Have you ever been asked by an executive or compensation committee to create a compensation solution for a problem that was poorly or incompletely described? Nearly everyone reading this has had this happen. Admit it. As you walked away you were probably uninspired even though you may have said yes. That’s because uncertainty isn’t motivating. In fact, when you ask people about their most common driver of procrastination most will say it has something to do with not being certain of how to move forward. The list includes: big projects that require you to delve into areas where you are less than fully confident; complex calculations that require the creation of new formulas or entire tools; dark basements on stormy nights after a blackout; blog articles when you might not have a great idea. You get my point. Compensation is fraught with uncertainty. Outside of hourly pay and salaries, much of what we do is based on variability (translate that to uncertainty.) The compensation world has lived by the mantra of “attract, motivate and retain” for so long that sometimes we believe just telling our employees that we designed a program to support these goals is reason is enough to make them occur.
Incentive plans, short and long-term, cash and equity based, depend on a level of uncertainty. The point of these programs is for participants to make the potential happen. Our job is to remove as much ambiguity as possible and allow clarity of the potential. One challenge is to make the potential clear without making promises. Another is continuing to have people focus on the potential when the sparkle of the initial rollout is long gone.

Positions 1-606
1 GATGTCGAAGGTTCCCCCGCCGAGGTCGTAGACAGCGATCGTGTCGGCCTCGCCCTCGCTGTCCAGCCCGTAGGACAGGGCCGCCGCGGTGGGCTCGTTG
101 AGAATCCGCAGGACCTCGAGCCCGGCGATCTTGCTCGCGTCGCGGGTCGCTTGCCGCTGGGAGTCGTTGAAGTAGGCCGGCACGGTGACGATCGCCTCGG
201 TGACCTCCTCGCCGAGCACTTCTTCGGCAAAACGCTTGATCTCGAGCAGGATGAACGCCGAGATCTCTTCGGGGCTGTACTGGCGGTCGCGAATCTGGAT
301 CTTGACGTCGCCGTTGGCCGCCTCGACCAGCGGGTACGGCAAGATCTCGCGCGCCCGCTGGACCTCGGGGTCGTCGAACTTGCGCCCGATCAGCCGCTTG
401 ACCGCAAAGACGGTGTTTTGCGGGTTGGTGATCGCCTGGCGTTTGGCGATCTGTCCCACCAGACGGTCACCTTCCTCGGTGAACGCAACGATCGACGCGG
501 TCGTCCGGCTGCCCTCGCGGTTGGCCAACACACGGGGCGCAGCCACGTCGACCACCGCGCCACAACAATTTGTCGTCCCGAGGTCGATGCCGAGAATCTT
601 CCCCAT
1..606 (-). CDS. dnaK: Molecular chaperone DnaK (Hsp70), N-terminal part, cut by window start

When dealing with communicating the potential without overselling, we must take the time to educate. Some of this education should be in the form of tools that allow participants to model outcomes and see the personal impact of them. Other key component is ensuring that each level of management can confidently discuss specific aspects of compensation and properly direct people to the best resources for the answers that are not their responsibility. You may be surprised when you find out how many of your managers either confidently answer questions incorrectly, or create even more uncertainty by not having any answers at all.
Keeping the spotlight on potential for the duration of the program is not as hard as most people make it out to be. Yes, you can have a comprehensive project plan, millions of documents, videos, an intranet, self-serve kiosks and a super cool performance management system. But, the first step is far easier. Talk. Talk about compensation. Talk about the company. Talk about the goals and talk about how all of them fit together to support your company culture and strategy. Then, when the buzz has quieted a bit, talk some more.
Don’t be afraid of the goals that look like they will never be met, talk about them. Don't avoid the plan that has underwater stock options, talk about it. In a world where uncertainty motivates no one create as much certainty as possible to drive success. Are there situations where this won't work? If so, post your comments below and let’s discuss!